We will prioritize funding for travel and living expenses, and we will also consider (with lower priority) requests for payments to sponsoring organizations, funding to purchase equipment or data, or translation services. This call for proposals is not intended to provide funding for tuition for language schools, nor student stipends or salaries.

Proposals must be submitted electronically (MS Word preferred) to by 5:00 pm (EST) Thursday, March 8, 2018. Proposals submitted after this time will not be considered.


Proposals should be two to three pages long and must include the following:

  • Your contact information: Name, degree program and expected graduation year, department, faculty advisor, and email address.
  • Description of the project or internship. This section should be reasonably well detailed, and should include specific responsibilities to the extent you know them. If the experience includes field work, please also indicate how long you intend to stay in the country, and where specifically you will be (in one city, traveling to communities, etc.).
  • Description of the sponsoring organization (if applicable), including location, and the nature of your conversations with the organization to date. Please note whether the organization has agreed to provide logistical and institutional support, and describe the nature of this support (e.g., an office space, teammates, logistical or language support for travel, etc.).
  • How your proposed project or internship contributes to the priorities of the EAP, as noted in this call for proposals and on the EAP website. If you believe your project or internship relates to ongoing research or research interests of Duke faculty, please identify the relevant faculty member(s) and describe how it relates to their research program(s).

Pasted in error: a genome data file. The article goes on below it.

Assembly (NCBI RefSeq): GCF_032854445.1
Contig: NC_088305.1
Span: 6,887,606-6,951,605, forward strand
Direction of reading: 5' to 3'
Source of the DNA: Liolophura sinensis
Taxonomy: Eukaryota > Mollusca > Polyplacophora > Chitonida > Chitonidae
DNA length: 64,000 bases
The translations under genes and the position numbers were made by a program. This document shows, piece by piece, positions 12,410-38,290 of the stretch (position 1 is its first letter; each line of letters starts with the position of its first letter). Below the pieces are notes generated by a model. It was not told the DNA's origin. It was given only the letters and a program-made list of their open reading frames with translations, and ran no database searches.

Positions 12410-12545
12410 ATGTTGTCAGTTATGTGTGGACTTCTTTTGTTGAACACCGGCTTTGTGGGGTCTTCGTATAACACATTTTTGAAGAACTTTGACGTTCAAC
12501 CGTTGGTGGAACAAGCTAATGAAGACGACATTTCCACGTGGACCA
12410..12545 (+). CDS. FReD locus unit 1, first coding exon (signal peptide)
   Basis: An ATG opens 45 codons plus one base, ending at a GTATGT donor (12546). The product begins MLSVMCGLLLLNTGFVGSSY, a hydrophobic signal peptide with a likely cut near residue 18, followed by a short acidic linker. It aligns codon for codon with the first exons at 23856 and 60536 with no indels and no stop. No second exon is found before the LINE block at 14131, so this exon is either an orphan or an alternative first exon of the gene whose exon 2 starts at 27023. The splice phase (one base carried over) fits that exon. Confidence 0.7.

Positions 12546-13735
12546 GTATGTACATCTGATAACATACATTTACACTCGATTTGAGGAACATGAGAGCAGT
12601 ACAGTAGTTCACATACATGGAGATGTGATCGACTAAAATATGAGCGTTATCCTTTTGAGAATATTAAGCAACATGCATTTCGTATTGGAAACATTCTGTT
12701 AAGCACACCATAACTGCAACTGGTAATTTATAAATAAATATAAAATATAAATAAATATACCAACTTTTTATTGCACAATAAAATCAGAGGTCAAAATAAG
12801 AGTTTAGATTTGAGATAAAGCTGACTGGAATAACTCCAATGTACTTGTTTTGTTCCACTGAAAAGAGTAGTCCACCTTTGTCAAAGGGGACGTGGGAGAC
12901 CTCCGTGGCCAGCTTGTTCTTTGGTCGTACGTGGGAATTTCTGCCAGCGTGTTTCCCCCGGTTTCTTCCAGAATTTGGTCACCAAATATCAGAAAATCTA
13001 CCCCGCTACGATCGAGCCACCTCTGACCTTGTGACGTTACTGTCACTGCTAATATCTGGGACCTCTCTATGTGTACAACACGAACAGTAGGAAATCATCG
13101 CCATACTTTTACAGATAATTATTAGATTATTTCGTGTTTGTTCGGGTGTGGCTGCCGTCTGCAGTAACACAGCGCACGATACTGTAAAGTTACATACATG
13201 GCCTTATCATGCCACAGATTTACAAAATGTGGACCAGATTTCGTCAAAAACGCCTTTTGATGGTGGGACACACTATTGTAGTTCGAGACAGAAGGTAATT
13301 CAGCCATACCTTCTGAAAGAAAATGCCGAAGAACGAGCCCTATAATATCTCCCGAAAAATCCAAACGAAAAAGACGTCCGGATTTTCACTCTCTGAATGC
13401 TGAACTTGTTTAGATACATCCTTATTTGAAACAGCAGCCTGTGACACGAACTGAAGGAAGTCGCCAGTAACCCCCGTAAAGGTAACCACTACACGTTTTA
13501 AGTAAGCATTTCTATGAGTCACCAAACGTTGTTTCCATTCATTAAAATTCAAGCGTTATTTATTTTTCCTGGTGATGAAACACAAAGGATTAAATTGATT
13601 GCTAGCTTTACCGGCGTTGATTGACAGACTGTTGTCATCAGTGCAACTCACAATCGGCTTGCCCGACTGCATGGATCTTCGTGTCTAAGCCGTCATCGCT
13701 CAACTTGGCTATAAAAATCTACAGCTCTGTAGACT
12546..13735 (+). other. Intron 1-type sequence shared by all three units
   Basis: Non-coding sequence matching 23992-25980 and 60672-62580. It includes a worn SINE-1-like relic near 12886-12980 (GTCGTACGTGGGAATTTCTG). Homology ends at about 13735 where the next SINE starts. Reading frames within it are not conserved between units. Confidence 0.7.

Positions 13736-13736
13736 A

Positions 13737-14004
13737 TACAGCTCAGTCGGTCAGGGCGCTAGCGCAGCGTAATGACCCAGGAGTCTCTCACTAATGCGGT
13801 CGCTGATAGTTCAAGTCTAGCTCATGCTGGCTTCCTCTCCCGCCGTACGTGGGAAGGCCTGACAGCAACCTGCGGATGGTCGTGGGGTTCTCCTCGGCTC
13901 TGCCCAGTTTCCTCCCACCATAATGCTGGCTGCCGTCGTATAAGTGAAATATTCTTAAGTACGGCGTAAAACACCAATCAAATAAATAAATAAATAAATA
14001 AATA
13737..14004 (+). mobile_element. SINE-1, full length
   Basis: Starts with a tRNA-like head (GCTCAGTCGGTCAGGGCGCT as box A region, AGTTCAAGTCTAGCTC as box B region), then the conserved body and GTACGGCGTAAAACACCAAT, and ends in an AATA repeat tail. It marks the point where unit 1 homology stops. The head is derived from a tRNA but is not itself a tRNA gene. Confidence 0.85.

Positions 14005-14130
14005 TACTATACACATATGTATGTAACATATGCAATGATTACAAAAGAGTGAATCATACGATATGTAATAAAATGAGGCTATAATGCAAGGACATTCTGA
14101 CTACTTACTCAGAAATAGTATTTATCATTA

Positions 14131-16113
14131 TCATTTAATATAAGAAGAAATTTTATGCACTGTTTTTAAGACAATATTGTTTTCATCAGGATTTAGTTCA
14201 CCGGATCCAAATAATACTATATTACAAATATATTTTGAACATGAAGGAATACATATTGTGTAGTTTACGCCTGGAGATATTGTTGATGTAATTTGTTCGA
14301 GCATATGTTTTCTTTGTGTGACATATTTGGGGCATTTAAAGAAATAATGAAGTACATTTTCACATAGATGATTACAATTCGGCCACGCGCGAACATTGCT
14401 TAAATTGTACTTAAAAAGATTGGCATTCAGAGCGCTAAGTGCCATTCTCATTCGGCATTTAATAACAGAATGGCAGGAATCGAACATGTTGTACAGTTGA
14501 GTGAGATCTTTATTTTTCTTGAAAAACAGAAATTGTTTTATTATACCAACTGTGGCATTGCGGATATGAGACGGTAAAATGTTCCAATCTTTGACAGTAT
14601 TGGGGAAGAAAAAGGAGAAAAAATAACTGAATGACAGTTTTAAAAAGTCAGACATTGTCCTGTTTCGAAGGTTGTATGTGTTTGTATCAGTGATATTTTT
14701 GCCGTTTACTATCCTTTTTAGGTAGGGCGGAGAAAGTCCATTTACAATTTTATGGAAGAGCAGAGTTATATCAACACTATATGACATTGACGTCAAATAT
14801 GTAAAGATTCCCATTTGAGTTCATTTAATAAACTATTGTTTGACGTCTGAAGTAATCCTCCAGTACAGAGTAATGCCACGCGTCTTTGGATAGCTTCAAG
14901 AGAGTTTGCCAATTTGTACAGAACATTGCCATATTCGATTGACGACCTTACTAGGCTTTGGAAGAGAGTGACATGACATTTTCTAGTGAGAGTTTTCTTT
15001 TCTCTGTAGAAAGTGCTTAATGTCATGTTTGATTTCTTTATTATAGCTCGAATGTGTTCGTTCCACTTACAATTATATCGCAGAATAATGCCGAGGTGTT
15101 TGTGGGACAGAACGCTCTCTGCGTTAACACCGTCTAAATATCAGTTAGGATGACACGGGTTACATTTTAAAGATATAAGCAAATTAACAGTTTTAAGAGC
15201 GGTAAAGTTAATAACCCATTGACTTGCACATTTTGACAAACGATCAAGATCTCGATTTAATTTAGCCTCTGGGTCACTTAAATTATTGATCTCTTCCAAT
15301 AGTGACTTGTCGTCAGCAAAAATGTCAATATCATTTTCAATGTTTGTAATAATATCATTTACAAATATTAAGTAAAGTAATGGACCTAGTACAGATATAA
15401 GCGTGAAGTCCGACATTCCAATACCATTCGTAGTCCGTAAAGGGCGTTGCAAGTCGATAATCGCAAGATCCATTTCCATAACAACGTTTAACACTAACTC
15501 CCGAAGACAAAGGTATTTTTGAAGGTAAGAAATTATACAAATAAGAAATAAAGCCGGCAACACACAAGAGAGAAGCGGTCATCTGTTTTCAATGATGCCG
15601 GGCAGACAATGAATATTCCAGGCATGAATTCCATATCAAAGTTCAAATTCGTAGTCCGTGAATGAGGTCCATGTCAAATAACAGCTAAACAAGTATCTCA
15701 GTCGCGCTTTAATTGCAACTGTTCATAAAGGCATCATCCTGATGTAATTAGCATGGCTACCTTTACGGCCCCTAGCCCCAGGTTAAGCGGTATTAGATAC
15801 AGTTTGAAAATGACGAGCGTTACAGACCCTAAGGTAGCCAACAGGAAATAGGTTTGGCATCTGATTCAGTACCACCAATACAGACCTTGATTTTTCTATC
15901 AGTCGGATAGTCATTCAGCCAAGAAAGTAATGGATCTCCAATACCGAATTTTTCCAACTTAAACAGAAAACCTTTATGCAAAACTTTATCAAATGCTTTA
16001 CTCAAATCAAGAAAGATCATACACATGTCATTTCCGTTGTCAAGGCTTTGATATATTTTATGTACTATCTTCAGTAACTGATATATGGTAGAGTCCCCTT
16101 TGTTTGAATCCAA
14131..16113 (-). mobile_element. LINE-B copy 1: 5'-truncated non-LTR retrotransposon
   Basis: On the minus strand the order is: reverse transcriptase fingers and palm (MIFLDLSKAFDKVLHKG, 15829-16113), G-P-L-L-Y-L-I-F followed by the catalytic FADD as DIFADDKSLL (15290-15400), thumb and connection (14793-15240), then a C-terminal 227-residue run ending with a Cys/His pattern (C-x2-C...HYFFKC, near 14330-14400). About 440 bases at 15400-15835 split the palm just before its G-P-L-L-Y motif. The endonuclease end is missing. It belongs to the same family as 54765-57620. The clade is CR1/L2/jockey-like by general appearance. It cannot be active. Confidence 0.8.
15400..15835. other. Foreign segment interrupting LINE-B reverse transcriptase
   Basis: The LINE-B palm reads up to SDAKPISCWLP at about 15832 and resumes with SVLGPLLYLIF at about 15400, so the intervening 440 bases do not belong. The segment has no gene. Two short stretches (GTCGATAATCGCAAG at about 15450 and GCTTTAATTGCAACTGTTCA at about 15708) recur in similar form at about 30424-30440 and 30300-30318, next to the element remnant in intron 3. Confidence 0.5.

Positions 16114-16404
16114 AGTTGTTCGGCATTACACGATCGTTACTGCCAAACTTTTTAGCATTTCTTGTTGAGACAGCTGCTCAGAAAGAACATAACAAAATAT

• How your proposal fits within your academic program, and within your broader learning goals and/or professional goals.
  • What other funding sources you have applied or intend to apply for, including amounts you have already secured. (For undergraduates, please indicate if you have also applied to Duke Engage; if not, please explain why not).
  • A budget for the proposed internship or (Budget information can be provided on a separate page.)


Questions or clarifications may be addressed to Rob Fetter, Senior Policy Associate at the Nicholas Institute:

Duke Introduces Interdisciplinary Energy Access Project at D.C. Event

Tim Profeta and panelists at Energy Access launch event

Leaders from business, government, civil society and academia came together in Washington, D.C., on February 23 to explore one of the world’s most pressing challenges at Accelerating Global Energy Access, the formal introduction to Duke University’s Energy Access Project.

Nearly a third of humanity lacks reliable electricity and three billion people are without clean fuels and technologies for cooking. At the event, Energy Access Project staff and sector leaders examined ways to tackle the energy access challenge in conversation on the use of renewables, so-called last mile electrification, and financing to support viable pathways to sustainable and modern energy solutions for all.

Jim Rogers at Energy Access launch event

Highlighting the event agenda was a keynote address by Jim Rogers former CEO and chairman of the board for the electric utility Duke Energy and an advocate for universal electricity access. With his wife M.A. Rogers, he gave $1.5 million that was matched with $750,000 from the Bass Connections Challenge to support the project’s goal of accelerating deployment of sustainable energy and empowering the world through expanded energy access.

Key Duke collaborators in Duke’s Energy Access Project include the Nicholas Institute for Environmental Policy Solutions, the Duke University Energy Initiative, the Sanford School of Public PolicyBass Connections, and the Nicholas School of the Environment.

Harshvardhan Sanghi at the Energy Access launch event

Originally posted on the Nicholas Institute for Environmental Policy Solutions website

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Photos by Laurence Genon. Tim Profeta, director of the Nicholas Institute for Environmental Policy Solutions, with panelists; Jim Rogers; Harshvardhan Sanghi, Duke sophomore and member of the Bass Connections project team Energy Data Analytics Lab: Electricity Access in Developing Countries from Aerial Imagery